R-Squared vs. Adjusted R-Squared: An Overview
R-squared and adjusted R-squared enable investors to measure the performance of a mutual fund against that of a benchmark. Investors may also use them to calculate the performance of their portfolio against a given benchmark.
In the world of investing, R-squared is expressed as a percentage between 0 and 100, with 100 signaling perfect correlation and zero no correlation at all. The figure does not indicate how well a particular group of securities is performing. It only measures how closely the returns align with those of the measured benchmark. It is also backward-looking—it is not a predictor of future results.
Adjusted R-squared can provide a more precise view of that correlation by also taking into account how many independent variables are added to a particular model against which the stock index is measured. This is done because such additions of independent variables usually increase the reliability of that model—meaning, for investors, the correlation with the index.
- R-squared and the adjusted R-squared both help investors measure the correlation between a mutual fund or portfolio with a stock index.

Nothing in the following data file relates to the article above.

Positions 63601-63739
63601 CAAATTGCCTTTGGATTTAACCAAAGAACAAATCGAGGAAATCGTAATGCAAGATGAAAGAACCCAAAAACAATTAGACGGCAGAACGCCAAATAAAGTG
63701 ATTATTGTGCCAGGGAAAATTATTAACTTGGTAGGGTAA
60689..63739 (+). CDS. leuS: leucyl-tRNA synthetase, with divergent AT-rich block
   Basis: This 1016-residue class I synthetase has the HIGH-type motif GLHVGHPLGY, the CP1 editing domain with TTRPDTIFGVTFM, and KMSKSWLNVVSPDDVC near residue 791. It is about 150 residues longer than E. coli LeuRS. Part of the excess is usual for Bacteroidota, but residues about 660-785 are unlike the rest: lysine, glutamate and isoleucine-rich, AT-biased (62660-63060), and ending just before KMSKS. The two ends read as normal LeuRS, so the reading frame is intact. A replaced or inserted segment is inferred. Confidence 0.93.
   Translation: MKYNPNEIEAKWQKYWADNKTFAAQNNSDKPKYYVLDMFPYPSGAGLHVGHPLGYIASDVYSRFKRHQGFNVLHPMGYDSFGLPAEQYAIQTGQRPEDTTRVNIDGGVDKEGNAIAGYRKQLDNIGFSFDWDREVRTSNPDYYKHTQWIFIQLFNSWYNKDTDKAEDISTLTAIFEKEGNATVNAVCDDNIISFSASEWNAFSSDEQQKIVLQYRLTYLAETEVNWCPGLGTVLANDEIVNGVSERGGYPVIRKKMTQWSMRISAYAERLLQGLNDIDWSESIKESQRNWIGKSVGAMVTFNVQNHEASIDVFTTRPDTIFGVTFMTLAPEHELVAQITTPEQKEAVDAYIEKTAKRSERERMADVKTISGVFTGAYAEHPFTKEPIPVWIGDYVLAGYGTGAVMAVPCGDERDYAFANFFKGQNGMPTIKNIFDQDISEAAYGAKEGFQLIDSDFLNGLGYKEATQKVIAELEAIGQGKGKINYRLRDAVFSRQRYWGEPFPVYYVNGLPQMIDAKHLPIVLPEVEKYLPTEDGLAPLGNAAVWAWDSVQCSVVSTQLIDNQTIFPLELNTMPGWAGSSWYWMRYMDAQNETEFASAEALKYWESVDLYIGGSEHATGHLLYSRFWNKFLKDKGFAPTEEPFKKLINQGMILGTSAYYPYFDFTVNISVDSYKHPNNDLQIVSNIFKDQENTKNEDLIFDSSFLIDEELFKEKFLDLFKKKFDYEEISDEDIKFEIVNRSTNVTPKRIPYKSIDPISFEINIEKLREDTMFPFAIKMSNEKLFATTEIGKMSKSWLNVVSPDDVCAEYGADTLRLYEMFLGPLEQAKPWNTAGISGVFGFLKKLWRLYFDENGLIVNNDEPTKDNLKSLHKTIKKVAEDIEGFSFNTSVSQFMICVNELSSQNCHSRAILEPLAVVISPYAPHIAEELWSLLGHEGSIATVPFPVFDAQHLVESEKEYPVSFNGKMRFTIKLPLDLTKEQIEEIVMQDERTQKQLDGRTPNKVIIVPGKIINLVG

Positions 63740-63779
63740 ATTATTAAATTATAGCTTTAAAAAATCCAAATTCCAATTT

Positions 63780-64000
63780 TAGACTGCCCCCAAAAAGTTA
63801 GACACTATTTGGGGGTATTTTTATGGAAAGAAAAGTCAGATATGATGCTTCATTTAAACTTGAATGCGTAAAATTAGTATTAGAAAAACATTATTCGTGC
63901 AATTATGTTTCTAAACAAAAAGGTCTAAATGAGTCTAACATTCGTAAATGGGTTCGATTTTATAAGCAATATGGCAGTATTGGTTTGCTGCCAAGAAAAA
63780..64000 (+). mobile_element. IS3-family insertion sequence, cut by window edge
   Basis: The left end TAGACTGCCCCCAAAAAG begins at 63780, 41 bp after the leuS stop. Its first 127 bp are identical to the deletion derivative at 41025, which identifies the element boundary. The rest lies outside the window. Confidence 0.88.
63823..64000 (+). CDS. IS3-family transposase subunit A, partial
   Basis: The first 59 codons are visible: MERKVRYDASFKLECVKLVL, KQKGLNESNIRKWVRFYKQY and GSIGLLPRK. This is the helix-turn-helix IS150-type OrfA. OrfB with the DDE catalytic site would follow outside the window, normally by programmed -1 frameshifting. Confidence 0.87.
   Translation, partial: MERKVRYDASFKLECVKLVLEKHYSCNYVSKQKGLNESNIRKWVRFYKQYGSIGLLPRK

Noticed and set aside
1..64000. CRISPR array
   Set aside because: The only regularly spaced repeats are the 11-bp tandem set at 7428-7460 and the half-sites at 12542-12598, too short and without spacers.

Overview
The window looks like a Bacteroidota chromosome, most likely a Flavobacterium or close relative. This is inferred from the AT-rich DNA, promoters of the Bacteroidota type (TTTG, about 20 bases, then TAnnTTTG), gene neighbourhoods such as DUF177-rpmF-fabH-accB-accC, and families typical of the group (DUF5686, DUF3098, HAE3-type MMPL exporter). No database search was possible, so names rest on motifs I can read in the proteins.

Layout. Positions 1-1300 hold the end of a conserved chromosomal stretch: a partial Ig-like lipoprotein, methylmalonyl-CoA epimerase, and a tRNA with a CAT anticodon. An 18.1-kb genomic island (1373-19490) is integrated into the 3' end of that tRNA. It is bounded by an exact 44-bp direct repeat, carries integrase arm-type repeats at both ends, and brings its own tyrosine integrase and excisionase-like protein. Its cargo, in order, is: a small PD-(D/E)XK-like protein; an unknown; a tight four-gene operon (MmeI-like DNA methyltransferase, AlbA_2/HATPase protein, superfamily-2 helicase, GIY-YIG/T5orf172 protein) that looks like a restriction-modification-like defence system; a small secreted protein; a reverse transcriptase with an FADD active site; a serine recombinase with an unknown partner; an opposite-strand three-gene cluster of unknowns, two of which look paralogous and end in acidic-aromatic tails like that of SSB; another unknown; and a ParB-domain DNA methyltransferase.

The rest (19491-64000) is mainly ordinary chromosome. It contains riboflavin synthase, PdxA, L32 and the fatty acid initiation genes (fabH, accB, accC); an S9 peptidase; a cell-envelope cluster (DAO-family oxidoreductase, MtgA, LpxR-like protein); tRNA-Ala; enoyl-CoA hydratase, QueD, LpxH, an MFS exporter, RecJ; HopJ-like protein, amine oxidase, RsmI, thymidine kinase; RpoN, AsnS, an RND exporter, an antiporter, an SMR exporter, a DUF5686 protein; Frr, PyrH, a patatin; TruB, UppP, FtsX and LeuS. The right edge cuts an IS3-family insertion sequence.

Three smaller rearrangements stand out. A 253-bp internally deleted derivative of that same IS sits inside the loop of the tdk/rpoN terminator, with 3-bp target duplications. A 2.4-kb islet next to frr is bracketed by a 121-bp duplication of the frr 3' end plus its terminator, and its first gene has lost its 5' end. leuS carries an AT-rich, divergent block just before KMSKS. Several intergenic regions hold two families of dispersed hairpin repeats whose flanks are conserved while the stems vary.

- Adjusted R-squared, a modified version of R-squared, adds precision and reliability by considering the impact of additional independent variables that tend to skew the results of R-squared measurements.
An R-squared result of 70 to 100 indicates that a given portfolio closely tracks the stock index in question, while a score between 0 and 40 indicates a very low correlation with the index. Higher R-squared values also indicate the reliability of beta readings. Beta measures the volatility of a security or a portfolio.
While R-squared can return a figure that indicates a level of correlation with an index, it has certain limitations when it comes to measuring the impact of independent variables on the correlation. This is where adjusted R-squared is useful in measuring correlation.
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Adding more independent variables or predictors to a regression model tends to increase the R-squared value, which tempts makers of the model to add even more. This is called overfitting and can return an unwarranted high R-squared value. Adjusted R-squared is used to determine how reliable the correlation is and how much is determined by the addition of independent variables.
In a portfolio model that has more independent variables, adjusted R-squared will help determine how much of the correlation with the index is due to the addition of those variables. The adjusted R-squared compensates for the addition of variables and only increases if the new predictor enhances the model above what would be obtained by probability. Conversely, it will decrease when a predictor improves the model less than what is predicted by chance.